Deciphering the Airbag Readiness Light
Manufacturers realize how important the safety of the driver and passengers is to the success of their brand. If the automobile is involved in a high-speed accident and everybody walks away, they’ve prevented injury and likely secured lifelong customers in the process. People don’t forget cars that saved their lives.
This is why making sure all installed safety equipment is functioning properly and the driver can easily identify when something is wrong is critical. This article covers two related topics, including the airbag readiness light that verifies the system is ready to deploy and how to perform initial diagnosis when a problem is indicated by this warning light.
Airbag Readiness Light
The first task is to identify what the airbag readiness light looks like. Although this is not standardized, many companies are going with an amber colored indicator that resembles a single passenger strapped down to a seat with a ball sitting on its lap. Keep in mind that some vehicle manufacturers have tried to simplify this and their icons simply say’s the word airbag.
It is important to know which light on the dash is the icon for the airbag as this can be easily confused with the seat belt light. All vehicle owners’ manuals will include a warning light section that labels and clearly identifies what each light on the dash stands for. In addition to the main readiness light there is a separate indicator for the passenger side airbag. This is usually a status indicator that only notifies whether the passenger side is on or off.
Verifying the System is Ready
It is important to understand how the airbag readiness light operates so drivers can verify the system is ready to deploy in an emergency. Vehicle manufacturers have included a bulb check function that is extremely useful for identifying airbag systems that have been disabled, or not working properly. When the key is turned on, but the engine is not started the light should illuminate to test the bulb.
When the engine is started, the light should flash for a few seconds and then go off. The flashing verifies a diagnostic self test was run. The automated diagnostic includes a self check of the airbag electrical wiring, modules, discriminating crash sensors and seat belt pre-tensioner circuits.
Failed System Tests
Typically, if there’s a malfunction in the airbag system the basic automatic check described above will yield different results. Some examples of these failed results would be if the lamp doesn’t come on when the ignition key is turned on, and the engine is off. Another indication of a failed system test is when the airbag readiness light flashes after the engine is started, but then doesn’t go off. In this condition the light may just continue to flash or stay on steady.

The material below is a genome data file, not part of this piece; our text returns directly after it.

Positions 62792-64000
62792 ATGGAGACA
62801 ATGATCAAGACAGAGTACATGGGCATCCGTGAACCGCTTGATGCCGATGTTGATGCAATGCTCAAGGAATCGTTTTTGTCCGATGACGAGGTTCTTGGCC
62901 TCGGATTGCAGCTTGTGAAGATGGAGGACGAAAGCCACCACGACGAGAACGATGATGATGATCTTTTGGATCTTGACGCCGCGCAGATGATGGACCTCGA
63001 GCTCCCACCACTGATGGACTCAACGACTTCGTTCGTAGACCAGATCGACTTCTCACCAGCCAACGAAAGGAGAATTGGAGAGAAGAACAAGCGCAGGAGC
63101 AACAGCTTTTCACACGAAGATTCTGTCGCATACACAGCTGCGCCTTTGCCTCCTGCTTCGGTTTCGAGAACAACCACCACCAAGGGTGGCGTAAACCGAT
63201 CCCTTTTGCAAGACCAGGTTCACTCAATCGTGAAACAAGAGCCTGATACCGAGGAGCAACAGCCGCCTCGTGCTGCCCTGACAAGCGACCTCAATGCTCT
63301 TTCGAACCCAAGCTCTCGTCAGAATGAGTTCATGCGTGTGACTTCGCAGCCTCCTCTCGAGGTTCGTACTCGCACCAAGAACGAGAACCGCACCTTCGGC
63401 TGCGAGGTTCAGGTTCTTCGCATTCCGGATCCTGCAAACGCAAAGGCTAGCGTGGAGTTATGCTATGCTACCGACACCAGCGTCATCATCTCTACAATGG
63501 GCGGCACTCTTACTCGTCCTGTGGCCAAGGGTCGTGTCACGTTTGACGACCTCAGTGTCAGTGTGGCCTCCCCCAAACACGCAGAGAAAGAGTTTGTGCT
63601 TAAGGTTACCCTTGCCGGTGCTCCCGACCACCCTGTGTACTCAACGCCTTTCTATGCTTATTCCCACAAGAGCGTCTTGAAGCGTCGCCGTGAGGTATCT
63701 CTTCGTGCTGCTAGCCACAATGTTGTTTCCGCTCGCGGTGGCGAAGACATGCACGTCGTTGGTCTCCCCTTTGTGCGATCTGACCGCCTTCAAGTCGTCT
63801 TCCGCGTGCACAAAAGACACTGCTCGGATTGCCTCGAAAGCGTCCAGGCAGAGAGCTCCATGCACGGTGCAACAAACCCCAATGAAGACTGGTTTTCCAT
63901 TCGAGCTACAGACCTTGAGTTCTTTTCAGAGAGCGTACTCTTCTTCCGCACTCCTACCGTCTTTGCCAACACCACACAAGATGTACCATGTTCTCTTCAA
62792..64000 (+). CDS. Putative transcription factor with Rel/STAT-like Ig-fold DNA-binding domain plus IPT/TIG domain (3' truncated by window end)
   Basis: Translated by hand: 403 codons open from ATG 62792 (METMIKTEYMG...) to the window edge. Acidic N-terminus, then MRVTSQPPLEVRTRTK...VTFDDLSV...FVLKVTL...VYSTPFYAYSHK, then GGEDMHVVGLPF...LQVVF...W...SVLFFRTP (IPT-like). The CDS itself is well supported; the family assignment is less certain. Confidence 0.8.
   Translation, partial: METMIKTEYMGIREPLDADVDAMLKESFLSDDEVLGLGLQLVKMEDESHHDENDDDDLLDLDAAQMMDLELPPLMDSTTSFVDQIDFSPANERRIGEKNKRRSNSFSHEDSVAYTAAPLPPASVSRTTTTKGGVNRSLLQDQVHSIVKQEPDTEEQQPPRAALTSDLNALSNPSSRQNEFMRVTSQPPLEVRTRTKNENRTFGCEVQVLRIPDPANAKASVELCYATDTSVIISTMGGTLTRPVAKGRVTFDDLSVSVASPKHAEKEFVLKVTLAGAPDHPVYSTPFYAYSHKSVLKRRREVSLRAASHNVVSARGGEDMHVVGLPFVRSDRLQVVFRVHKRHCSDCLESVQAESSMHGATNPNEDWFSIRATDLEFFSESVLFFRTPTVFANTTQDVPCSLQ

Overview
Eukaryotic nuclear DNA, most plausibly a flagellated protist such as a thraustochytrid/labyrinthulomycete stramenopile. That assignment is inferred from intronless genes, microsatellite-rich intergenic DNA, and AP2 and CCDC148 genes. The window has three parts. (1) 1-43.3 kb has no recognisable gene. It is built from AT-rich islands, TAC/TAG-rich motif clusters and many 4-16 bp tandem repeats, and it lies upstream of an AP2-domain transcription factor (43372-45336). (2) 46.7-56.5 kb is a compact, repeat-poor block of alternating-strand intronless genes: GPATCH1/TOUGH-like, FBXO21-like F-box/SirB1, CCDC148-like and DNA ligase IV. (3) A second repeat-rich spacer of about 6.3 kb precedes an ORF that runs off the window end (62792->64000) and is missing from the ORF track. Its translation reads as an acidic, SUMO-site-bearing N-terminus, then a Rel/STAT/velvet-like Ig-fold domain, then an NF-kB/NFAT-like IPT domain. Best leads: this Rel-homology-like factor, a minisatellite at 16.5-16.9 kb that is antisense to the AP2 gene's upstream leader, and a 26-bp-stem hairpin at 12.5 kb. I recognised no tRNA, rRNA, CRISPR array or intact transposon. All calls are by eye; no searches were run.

Finally, if the light comes on or flashes for a short period of time while driving and then goes off, this could be an indication of an intermittent malfunction. If any of these conditions are present, the airbag system will need to be checked further for defects. When the light remains on after the engine is started, it’s likely the airbag is disarmed and might not deploy in an emergency situation.
How to Perform Airbag Diagnosis
The problem with providing directions for logical diagnosis of these systems is they’re not standardized and vary greatly based on year or model. Generally speaking, when the inflatable restraint system fails the system test the primary goal is to find out if a diagnostic trouble code has been stored. The code definition can often point you in the right direction of the failure. On some vehicles a diagnostic mode needs to be entered before the light will begin to flash stored codes.
On other vehicles this can only be done with a specialized handheld scanner that is designed to interface with that specific vehicle. In these situations it is necessary to take the car to a dealership for diagnosis. Finally, some automobiles will automatically begin flashing the trouble code when one is set. These systems usually flash a two digit code with a pause in between the two numbers. Looking these codes up in a vehicle specific service manual will take you to a tree chart for step-by-step diagnosis.
Inflatable restraints don’t always go off during an accident. Many reasons exist for an airbag not to deploy. What you want to make sure of is the airbag is ready to go when all of the criteria are met. If the readiness light is flashing or staying on solid after the engine has been started, this is alerting the driver a problem exists. Since many different things can turn on the airbag warning light it is best to extract the set code to put you on a logical path of diagnosis.